What do you wear to cycle to work when a cold north wind will blast your face? That was the question I had to ask myself this morning.

My plan to cycle until Christmas is still on track. The ground is still clear of any snow, and because we haven’t had much rain, even the colder mornings don’t have much ice.

My ride isn’t very far, about 5k. Even on my new clunker bike, I don’t work up a sweat. Unless I overdress. So that’s the challenge when the forecast is -12 Celsius with the windchill for the morning ride, and a high of only -3.

Now that the clunker has a rack for panniers, I don’t have to worry about a sweaty back from a backpack. On the down side, the pannier does give extra drag. But it’s not about being in a race. It’s all about postponing having to take the bus again.

So this morning I hunted down the new ski gloves a friend had given me last year for my birthday. Because how do you brake if your hands are cold, right? I wore my wool dress pants, which were then covered by more gortex shell pants. On top, I wore a sleeveless dress top, covered by my sweater jacket ( a combination of leather, suede and acrylic). The outer layer was a gortex jacket that has a thin fleece lining built in. The bonus of this jacket is that it has pit zips in case you get hot. It also has a hood that is thin enough to fit under my helmet.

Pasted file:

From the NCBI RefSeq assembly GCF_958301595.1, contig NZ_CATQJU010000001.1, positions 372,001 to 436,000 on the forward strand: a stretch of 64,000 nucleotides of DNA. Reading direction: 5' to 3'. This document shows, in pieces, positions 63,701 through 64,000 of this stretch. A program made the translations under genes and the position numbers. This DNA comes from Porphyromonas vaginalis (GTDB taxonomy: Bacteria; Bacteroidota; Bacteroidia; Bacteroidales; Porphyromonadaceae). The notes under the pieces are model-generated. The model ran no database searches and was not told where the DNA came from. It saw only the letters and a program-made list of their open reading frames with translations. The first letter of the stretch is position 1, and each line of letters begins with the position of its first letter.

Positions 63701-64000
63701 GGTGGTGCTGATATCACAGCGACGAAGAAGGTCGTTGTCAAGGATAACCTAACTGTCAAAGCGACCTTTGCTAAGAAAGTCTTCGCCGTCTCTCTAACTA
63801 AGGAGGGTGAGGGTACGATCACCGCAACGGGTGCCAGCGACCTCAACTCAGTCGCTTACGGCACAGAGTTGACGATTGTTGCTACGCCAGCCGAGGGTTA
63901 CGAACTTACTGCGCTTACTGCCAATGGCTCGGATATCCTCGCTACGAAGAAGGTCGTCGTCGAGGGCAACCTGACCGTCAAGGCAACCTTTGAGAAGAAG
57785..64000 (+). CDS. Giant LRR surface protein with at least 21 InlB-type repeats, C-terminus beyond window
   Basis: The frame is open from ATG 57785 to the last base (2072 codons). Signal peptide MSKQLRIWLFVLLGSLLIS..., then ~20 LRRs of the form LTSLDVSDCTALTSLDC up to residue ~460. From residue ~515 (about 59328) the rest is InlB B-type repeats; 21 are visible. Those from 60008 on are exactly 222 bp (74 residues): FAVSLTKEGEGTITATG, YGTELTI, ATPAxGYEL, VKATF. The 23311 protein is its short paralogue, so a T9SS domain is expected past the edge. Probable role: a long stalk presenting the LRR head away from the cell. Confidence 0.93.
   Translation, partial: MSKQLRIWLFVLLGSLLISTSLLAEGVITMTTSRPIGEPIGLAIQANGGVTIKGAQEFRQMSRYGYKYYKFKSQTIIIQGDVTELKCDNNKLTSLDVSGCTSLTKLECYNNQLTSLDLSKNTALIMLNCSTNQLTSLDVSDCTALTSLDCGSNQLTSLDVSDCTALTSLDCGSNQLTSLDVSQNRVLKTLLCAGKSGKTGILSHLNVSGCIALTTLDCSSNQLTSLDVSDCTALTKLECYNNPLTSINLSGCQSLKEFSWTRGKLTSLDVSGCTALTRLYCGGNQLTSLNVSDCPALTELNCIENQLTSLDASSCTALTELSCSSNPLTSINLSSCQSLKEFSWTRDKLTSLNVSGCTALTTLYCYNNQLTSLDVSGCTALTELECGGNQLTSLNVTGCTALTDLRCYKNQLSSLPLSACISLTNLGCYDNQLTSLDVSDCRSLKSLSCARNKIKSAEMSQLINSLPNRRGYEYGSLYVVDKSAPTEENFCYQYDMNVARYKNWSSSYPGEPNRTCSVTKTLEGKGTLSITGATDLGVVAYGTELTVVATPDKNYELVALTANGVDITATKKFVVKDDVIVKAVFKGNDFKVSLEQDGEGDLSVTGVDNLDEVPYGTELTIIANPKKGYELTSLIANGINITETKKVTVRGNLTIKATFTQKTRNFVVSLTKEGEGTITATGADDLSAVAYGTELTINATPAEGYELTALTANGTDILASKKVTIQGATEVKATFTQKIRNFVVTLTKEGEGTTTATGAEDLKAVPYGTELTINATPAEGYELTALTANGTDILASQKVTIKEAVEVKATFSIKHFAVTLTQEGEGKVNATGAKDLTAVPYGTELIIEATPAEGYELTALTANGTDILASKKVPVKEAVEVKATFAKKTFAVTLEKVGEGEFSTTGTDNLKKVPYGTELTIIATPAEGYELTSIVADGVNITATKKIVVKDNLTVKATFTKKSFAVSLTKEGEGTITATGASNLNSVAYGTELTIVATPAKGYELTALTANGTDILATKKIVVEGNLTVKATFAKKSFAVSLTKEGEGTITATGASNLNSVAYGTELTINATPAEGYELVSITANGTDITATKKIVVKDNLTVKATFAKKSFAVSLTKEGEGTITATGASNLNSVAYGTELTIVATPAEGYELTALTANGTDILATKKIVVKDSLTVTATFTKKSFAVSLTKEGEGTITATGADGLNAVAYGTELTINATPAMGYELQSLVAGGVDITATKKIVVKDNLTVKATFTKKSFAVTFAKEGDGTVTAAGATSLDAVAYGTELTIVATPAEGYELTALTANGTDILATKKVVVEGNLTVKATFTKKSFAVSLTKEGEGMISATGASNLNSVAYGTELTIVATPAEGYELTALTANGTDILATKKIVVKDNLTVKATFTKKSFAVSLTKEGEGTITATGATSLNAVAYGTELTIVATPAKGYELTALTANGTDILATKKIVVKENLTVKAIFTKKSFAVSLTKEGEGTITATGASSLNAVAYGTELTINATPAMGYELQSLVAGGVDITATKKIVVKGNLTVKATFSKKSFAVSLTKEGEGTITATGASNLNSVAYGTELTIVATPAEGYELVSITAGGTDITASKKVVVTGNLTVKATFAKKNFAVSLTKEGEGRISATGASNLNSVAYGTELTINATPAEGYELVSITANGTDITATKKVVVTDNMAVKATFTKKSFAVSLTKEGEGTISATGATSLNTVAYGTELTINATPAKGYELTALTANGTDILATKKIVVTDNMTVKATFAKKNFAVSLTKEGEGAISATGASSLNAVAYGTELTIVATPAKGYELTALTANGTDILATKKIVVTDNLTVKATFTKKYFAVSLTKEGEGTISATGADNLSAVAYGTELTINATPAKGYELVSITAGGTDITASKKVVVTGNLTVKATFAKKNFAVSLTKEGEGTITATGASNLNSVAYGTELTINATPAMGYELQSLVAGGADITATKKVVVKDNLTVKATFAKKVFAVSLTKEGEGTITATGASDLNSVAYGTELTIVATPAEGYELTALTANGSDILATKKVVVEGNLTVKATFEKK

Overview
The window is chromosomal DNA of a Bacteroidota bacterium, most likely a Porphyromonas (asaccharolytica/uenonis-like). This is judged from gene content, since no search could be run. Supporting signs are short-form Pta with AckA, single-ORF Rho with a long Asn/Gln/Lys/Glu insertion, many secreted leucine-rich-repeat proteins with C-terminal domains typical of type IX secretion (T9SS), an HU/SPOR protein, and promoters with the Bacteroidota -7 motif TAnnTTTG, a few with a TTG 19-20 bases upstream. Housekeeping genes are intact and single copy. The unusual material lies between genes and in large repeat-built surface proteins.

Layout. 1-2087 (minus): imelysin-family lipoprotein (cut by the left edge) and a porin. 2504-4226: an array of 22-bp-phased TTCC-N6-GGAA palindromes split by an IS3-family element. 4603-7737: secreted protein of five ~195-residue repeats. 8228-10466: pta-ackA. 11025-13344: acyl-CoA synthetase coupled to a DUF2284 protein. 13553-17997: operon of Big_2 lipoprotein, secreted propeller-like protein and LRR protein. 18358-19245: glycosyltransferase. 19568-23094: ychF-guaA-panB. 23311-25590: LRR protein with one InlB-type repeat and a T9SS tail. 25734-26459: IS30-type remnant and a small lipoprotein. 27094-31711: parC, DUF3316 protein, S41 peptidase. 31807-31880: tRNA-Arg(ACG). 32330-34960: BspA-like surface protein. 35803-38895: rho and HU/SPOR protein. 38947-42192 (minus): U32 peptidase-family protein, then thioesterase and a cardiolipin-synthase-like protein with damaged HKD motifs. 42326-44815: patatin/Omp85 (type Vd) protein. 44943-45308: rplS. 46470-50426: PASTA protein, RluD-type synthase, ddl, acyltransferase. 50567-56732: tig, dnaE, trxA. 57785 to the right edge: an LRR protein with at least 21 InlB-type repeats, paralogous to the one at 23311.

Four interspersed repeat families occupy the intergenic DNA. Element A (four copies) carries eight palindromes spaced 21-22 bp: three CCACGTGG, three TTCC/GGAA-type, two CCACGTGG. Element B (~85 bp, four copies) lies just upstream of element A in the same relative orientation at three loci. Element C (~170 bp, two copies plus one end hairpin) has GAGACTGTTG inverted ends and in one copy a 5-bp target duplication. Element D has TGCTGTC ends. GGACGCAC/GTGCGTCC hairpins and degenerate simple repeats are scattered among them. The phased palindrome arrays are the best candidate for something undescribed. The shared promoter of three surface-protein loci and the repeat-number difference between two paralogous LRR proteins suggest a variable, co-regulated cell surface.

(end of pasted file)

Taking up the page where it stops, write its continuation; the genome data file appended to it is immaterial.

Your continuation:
Lighting is also important. Strapped on my helmet is an LED red flashing light. At first I wasn’t too impressed with what we’d bought this fall from MEC. But now I realize that you really do need to keep it charged for riding in the dark. The best part is that I can charge it at work from the computer. The USB cable is included.  On the front is a white light that can be halogen or LED, flashing or steady. We picked up some cheap ones from Pecco’s that are still working on the original batteries.

Bundled up, I set off on my morning commute. The wind was really cold on my face. And I realized that the neck tube couldn’t go up over my face because it was inside my hood, and the strap to my helmet blocked it from going up. It was probably a good compromise though because I think my sunglasses would have fogged up if I’d had the neck tube over my mouth. I’ll have to rethink this for the rest of the week.

My ride along the Ottawa River pathway was quiet: no pedestrians in sight, and only one cyclist passed me. The water at Nepean Bay wasn’t as calm as last week, but the ducks were still there fishing for breakfast.

 Only 25 working days to go until Christmas. Then the clunker will get put away and the Kona can go up on its winter perch for indoor training.